The 81st Annual Meeting of the American Association of Physical Anthropologists (2012)

A combined molecular/morphological analysis of colobine interrelationships and the phylogenetic position of Paracolobus


Interdepartmental Doctoral Program in Anthropological Sciences, Stony Brook University

Thursday 5, Plaza Level Add to calendar

The phylogenetic history of the Colobinae has been debated for decades and, despite advances in molecular phylogenetics, no classifications above the genus level are currently recognized within this subfamily. Furthermore, parsimony analyses of colobine phylogeny based on morphology are rare, leading to difficulties in discerning the relationships of fossil colobines. Paracolobus is a particularly enigmatic, large-bodied fossil colobine from the Plio-Pleistocene of Kenya. Though geographically an “African colobine” its links to the living colobus monkeys have yet to be tested within a strictly cladistic framework. To assess the phylogenetic position of P. chemeroni among extant colobines, molecular and morphological data were combined in the first total evidence analysis of the group. A total of 80 nuclear and mitochondrial gene sequences were collected (~81 kb) and 85 craniodental characters were scored for all ten colobine genera, eight outgroup taxa, and two fossil taxa. Most of the craniodental characters were quantitative, gap-coded, and treated as ordered.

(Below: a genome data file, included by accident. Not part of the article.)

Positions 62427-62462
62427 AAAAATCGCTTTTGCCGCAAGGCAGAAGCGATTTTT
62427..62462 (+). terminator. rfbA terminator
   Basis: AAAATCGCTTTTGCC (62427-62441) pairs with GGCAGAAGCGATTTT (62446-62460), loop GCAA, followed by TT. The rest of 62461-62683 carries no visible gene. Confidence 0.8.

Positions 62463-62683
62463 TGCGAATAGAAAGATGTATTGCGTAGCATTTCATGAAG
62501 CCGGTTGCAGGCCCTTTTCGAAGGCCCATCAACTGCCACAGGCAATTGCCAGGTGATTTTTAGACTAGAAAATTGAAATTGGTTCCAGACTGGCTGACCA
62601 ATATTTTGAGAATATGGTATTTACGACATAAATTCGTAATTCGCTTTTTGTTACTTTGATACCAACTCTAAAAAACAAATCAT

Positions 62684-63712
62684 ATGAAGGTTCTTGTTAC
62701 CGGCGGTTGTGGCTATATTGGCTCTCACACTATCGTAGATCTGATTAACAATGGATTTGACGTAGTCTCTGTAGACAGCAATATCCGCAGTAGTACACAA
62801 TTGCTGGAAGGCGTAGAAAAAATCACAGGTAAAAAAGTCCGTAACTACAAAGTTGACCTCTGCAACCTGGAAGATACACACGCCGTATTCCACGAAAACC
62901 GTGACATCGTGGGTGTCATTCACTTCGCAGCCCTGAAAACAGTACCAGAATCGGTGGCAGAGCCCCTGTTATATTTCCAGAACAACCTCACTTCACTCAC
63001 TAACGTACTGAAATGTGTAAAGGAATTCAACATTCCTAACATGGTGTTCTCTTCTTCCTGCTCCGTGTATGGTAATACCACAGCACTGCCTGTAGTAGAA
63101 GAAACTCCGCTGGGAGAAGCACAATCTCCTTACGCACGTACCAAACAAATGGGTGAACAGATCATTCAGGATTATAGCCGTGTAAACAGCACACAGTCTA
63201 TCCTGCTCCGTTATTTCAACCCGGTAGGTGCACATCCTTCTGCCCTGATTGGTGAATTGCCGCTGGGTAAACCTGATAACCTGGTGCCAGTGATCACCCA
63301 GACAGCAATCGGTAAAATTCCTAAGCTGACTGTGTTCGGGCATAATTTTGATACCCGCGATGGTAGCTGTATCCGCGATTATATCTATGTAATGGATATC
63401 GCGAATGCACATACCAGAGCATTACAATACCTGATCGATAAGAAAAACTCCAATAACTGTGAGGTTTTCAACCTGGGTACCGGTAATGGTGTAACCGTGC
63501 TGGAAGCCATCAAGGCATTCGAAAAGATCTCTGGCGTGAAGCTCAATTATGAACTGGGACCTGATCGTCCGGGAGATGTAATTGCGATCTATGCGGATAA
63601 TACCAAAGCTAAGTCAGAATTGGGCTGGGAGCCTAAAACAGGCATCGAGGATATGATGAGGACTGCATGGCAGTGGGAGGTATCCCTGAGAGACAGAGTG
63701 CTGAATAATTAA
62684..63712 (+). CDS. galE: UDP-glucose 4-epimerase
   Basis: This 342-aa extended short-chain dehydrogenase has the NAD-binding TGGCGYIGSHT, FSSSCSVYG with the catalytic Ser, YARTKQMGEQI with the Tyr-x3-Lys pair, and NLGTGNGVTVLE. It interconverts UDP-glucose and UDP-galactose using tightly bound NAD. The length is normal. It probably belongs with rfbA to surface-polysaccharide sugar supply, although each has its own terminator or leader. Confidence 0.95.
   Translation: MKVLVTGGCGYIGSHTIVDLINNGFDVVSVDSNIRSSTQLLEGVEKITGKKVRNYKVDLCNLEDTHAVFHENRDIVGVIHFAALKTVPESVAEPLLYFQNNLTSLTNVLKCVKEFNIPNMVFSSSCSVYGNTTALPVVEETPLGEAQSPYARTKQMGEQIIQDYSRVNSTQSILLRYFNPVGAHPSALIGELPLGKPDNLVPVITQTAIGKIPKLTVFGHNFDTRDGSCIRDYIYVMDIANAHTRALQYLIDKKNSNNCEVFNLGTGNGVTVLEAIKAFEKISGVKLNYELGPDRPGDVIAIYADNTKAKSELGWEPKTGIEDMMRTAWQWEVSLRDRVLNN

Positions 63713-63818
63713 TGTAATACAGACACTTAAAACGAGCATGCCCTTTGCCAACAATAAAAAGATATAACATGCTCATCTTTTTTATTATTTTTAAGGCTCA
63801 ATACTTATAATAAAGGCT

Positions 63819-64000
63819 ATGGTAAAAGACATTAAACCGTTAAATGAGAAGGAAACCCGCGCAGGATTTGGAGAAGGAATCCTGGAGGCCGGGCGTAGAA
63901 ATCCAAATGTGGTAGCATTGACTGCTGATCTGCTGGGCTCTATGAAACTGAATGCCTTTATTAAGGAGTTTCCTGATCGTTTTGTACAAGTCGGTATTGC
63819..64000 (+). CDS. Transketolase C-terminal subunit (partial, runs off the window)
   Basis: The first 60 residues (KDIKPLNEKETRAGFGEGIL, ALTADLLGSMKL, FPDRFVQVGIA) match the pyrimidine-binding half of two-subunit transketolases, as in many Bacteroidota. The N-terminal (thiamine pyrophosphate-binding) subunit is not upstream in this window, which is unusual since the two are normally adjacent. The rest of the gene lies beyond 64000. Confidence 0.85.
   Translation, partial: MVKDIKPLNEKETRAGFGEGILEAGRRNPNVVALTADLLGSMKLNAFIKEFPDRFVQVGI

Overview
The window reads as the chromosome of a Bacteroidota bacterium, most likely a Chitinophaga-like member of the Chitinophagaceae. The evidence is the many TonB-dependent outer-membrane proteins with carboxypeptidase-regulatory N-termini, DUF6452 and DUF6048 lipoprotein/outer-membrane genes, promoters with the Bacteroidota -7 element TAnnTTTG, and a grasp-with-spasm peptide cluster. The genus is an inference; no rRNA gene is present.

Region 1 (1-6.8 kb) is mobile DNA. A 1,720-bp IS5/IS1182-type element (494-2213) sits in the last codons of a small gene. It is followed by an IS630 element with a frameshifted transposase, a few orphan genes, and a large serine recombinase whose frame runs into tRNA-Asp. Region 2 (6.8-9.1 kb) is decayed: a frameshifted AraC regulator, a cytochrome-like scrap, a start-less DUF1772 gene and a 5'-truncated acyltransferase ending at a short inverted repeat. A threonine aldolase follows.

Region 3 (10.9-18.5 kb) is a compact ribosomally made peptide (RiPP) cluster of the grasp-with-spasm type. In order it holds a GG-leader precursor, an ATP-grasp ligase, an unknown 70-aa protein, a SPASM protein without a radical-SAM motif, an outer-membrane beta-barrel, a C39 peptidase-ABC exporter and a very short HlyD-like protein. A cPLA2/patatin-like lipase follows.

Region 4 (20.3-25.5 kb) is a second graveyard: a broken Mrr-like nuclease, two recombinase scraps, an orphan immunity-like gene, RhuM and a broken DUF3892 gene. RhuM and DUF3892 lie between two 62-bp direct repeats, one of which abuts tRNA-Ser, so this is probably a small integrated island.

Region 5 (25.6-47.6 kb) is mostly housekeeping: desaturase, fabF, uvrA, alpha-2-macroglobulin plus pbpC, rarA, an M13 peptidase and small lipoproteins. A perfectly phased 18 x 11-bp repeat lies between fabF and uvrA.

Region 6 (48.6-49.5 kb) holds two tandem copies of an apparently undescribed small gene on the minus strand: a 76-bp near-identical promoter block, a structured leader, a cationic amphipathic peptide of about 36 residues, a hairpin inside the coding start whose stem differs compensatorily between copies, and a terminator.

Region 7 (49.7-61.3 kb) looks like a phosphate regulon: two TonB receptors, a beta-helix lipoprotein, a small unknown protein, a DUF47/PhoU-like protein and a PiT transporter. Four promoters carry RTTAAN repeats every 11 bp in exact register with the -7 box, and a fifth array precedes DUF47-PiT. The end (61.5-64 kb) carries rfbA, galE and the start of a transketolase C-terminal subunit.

Equally-weighted parsimony analysis of the combined dataset supports the monophyly of African and Asian colobines, and places Paracolobus within the African colobine clade as the sister taxon of Colobus. This result is consistent with phylogenetic hypotheses posited by previous researchers. Middle Miocene Victoriapithecus macinnesi is placed as the sister group to living cercopithecoids. Future studies will expand this matrix by adding other DNA sequences, postcranial characters, and a number of fossil colobines from Africa, Europe, and Asia in an effort to understand the evolutionary and biogeographic history of this subfamily.

This research was supported by Stony Brook University and Turkana Basin Institute.

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